What is Debt to Income? via @homebidz

What is Debt to Income Ratio?

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When you’re looking for a home, your financial vocabulary will quickly grow. Debt to income ratio, or DTI, as it is commonly called, can be a bit tricky to fully wrap your head around. Here's a simple explanation, so you can gain a better understanding.

Types of DTIs

First, let’s clarify a few things. There are two kinds of DTIs, Front-End and Back-End. These ratios help the bank decide whether or not they think you’ll have the income to cover the cost of the loan. This actually protects both you and the bank, ensuring that neither party is biting off more than they can chew.

Explanation of Front-End DTI

Let’s discuss the front-end ratio first. This formula takes the gross income of the parties interested in borrowing and calculates how much of their income would be needed to cover their housing costs. Don’t make a mistake and think that this is just a mortgage. This is your monthly mortgage payment, your Private Mortgage Insurance (PMI), closing costs, or other fees associated with purchasing your home. Depending on the ratio, your bank will either refuse the loan, or offer it at a certain interest rate. Typically, no more than ⅓ of your monthly income should be going towards housing costs.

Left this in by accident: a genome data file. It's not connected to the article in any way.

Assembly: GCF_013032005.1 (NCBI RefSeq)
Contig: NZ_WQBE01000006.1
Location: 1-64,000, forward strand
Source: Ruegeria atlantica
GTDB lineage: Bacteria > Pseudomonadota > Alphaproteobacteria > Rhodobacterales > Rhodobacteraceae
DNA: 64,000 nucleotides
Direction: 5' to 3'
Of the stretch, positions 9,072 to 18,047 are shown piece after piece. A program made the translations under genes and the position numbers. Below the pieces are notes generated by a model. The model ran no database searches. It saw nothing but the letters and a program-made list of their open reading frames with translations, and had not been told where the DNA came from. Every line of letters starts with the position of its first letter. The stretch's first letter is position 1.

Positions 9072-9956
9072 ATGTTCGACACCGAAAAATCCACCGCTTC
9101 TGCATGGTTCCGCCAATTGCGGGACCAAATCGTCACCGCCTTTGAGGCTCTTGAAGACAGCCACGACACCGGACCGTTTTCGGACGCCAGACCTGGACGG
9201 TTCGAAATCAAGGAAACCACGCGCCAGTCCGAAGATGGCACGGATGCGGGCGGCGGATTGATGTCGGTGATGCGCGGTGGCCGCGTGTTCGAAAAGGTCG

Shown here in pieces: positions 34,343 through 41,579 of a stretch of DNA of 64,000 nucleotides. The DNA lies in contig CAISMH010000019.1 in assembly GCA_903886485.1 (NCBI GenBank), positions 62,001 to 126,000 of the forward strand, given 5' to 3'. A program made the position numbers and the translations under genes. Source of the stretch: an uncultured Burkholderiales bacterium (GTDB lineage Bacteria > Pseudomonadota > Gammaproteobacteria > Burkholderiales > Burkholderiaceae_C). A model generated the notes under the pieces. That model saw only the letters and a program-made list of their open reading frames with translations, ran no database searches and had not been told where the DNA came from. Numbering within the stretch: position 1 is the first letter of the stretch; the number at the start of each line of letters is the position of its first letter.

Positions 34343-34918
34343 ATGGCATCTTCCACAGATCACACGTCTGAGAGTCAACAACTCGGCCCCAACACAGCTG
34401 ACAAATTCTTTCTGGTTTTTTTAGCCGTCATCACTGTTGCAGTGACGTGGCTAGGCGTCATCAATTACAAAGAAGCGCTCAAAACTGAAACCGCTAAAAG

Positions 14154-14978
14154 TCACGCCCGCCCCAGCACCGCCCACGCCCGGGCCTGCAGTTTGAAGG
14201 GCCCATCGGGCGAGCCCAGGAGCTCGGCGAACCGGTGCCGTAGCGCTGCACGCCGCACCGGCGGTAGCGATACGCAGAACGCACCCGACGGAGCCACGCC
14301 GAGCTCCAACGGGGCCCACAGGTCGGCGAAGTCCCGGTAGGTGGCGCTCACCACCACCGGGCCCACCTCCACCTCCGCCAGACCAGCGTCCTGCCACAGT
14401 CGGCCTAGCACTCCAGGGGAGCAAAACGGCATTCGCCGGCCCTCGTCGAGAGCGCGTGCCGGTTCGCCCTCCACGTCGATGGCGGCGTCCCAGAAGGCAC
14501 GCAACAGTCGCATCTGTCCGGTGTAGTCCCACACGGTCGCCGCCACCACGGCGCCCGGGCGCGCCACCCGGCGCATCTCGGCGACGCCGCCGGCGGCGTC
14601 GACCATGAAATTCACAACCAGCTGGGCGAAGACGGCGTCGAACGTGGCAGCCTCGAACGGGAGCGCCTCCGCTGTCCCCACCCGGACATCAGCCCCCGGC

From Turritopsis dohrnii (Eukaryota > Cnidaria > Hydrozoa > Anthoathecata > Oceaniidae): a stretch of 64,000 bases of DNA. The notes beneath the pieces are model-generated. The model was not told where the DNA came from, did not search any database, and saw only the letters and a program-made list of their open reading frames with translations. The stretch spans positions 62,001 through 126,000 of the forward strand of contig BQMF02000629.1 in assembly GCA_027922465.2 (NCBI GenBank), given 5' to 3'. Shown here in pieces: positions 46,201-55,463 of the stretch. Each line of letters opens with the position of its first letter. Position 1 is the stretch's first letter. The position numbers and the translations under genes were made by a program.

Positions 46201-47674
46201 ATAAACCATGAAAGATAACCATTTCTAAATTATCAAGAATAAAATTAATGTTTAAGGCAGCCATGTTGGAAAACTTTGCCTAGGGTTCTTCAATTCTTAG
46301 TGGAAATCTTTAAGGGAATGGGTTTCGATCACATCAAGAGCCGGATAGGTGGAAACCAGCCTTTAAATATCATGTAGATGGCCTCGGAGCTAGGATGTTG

Understanding the Back-End DTI

Next, the back-end DTI: This ratio takes into account how much of your gross income is dedicated to paying back debt. This includes credit card debt, cell phone bills, your car payment, mortgages, etc. These two ratios help the bank paint a financial picture of those who are applying for mortgages. Keeping your debt and monthly expenses low will lower the back-end DTI, while increasing your down payment or finding a less-expensive home can help your front-end DTI.

Final Thoughts

After having a look at both front and back-end DTIs, you should have a better idea how your financial institution will calculate these ratios. Make sure that you're in good financial shape before you go in to apply for a loan, since you'll surely see an inquiry pop up on your credit report each time you apply. So, make sure you're set before you get in too deep.

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